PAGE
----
We rolled down the window to offer some encouragement, but before we could say a word, he looked at us in a sort of panic and bellows out…,
“duuuuude, do y’all have any food?”
We laughed and started throwing various gels and electrolyte jelly beans out the window as he scurried to pick it all up like a homeless man chasing dollar bills.
…guess ya had to be there – but it was funny as hell. Good show, kid. Solid determination.
Things to know about the Hogpen Hillclimb
In retrospect, we probably were too conservative in the beginning of the race. Once you get to the really difficult climbs after mile 6, the pace is so slow anyway, I’m not sure that I really saved anything by starting out at a snail’s pace.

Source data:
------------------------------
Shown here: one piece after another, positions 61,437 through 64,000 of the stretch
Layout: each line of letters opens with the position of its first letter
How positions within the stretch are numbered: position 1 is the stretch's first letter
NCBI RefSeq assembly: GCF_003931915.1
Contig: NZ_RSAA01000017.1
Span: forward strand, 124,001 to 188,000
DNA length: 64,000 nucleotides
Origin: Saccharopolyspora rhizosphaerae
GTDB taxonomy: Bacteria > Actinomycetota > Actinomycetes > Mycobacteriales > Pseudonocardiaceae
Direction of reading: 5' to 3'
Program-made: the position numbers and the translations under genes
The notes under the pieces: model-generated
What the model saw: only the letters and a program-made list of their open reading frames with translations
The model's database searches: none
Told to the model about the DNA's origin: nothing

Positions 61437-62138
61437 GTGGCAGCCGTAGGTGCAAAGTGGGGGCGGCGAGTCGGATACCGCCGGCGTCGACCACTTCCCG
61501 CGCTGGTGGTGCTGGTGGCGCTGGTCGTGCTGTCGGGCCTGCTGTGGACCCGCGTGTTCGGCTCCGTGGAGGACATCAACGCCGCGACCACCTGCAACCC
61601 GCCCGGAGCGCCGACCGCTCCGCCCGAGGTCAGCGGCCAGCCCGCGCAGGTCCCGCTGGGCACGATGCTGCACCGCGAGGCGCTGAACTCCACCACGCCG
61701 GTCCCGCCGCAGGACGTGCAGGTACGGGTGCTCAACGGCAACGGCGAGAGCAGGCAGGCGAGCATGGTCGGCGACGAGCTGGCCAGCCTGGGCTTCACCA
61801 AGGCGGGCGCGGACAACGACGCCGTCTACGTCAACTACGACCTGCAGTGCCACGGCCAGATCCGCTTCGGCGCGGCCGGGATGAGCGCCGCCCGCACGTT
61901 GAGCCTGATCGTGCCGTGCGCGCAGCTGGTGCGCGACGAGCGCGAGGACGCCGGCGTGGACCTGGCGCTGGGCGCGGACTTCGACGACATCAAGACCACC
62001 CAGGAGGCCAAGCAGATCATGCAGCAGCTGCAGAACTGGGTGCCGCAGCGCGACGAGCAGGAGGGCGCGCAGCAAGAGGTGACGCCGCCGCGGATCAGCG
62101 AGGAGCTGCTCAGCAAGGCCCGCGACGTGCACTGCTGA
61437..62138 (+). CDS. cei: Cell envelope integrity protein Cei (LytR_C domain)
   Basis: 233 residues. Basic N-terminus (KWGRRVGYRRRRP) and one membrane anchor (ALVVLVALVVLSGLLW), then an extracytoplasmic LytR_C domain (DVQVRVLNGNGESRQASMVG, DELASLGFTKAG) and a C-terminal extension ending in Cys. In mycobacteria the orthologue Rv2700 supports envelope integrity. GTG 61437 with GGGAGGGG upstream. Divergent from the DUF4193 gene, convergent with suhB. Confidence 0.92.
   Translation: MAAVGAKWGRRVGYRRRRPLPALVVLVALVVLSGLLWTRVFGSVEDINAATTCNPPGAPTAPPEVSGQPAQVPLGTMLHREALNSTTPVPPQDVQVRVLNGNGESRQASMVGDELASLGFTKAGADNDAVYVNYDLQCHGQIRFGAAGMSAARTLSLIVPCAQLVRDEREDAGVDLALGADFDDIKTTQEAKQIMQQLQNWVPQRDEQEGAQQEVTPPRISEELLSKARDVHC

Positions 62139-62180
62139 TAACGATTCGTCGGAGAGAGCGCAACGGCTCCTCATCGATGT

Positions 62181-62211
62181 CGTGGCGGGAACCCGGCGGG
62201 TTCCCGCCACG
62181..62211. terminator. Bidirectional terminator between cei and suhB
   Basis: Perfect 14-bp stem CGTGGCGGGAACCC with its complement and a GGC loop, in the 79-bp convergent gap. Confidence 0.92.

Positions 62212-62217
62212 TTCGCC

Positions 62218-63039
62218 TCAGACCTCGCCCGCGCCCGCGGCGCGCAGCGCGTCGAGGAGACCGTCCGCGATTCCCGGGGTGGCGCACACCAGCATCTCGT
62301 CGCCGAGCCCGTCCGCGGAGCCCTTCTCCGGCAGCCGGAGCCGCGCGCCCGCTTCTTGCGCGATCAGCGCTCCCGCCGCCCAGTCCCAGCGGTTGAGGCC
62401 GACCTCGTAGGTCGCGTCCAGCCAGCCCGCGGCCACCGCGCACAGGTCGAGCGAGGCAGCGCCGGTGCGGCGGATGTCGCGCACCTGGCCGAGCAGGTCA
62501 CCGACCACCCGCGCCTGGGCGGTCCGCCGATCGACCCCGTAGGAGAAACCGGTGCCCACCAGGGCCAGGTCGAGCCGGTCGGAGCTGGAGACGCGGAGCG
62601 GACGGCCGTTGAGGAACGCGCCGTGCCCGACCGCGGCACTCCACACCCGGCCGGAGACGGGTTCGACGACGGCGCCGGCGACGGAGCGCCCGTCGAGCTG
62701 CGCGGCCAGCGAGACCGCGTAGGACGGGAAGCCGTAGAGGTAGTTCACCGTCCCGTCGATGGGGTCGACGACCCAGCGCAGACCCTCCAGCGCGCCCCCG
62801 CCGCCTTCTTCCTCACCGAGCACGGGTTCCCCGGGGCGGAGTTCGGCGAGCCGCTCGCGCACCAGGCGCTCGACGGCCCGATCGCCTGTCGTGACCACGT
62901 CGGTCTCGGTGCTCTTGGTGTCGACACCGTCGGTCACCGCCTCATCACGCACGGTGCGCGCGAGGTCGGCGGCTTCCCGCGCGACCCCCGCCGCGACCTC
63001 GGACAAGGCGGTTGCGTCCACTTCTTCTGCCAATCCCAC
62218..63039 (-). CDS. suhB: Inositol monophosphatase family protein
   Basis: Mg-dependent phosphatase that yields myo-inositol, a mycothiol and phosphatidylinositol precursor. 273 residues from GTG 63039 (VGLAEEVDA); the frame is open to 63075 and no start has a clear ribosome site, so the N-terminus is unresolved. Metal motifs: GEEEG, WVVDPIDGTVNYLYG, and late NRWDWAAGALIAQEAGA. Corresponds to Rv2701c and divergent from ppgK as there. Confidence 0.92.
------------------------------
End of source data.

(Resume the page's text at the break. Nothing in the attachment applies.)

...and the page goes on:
Mentally, by starting in the back, it felt good passing the early sprinters, but again, the steep stuff is where you really find out what you’re made of…
If you decide to run the Hogpen next year:
- Carry water – there are minimal water stations, and apparently this varies from year to year.
- Carry electrolytes – you might think you don’t need ‘em in something as short as a 10-miler, but you’d be mistaken. I was, anyway.
- Make sure you have a ride down – the race is point-to-point, so once you get to the top, you need a ride down. The race neglects to mention this on the application, and we would have hated to be one of those cold, lonely souls trying to mill a ride to the bottom.
- Take a camera – the views are incredible. The ice formations rock!
- Don’t sit in the back seat with cramps – ouch!
See ya next year Hogpen. Now we know what to expect.
Hogpen Hillclimb results
If anyone knows how to find the Hogpen Hillclimb race results, please let me know. Thanks.